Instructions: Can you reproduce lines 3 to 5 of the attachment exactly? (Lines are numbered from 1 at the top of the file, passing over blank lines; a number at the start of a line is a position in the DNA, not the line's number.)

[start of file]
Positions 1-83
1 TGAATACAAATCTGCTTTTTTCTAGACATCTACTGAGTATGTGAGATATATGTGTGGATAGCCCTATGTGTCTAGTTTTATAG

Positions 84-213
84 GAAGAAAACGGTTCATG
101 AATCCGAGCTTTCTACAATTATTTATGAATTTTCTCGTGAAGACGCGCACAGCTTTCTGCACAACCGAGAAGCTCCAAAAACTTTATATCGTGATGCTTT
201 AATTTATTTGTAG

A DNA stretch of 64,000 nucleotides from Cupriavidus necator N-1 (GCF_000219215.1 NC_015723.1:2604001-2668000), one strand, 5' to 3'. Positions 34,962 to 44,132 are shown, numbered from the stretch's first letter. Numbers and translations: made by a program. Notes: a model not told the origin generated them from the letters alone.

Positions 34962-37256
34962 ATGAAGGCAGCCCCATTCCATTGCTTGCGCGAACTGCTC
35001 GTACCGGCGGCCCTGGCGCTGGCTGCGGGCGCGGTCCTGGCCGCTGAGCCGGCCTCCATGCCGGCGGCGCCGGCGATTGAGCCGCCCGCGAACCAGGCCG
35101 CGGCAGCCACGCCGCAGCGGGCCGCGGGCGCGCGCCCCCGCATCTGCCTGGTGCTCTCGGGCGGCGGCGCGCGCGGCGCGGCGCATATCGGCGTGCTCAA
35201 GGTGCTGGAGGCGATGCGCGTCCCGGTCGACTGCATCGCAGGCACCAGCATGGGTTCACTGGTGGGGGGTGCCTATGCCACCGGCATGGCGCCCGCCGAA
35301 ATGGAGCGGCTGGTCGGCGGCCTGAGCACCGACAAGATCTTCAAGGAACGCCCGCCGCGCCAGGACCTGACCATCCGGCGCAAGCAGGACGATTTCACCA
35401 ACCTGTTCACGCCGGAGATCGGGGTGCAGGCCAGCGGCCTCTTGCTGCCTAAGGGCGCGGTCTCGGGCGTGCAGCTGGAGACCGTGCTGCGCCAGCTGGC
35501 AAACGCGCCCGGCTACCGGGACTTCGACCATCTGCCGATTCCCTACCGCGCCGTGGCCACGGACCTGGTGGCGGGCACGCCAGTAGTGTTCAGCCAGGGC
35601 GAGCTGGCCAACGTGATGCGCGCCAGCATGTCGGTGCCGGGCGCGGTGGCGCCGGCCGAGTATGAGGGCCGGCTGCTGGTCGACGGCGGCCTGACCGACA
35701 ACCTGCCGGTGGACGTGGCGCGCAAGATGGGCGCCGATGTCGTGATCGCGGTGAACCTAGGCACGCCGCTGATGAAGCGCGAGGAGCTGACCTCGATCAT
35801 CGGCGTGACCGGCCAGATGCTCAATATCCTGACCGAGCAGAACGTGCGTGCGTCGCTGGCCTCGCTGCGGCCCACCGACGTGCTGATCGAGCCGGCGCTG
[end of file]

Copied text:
Positions 84-213
84 GAAGAAAACGGTTCATG
101 AATCCGAGCTTTCTACAATTATTTATGAATTTTCTCGTGAAGACGCGCACAGCTTTCTGCACAACCGAGAAGCTCCAAAAACTTTATATCGTGATGCTTT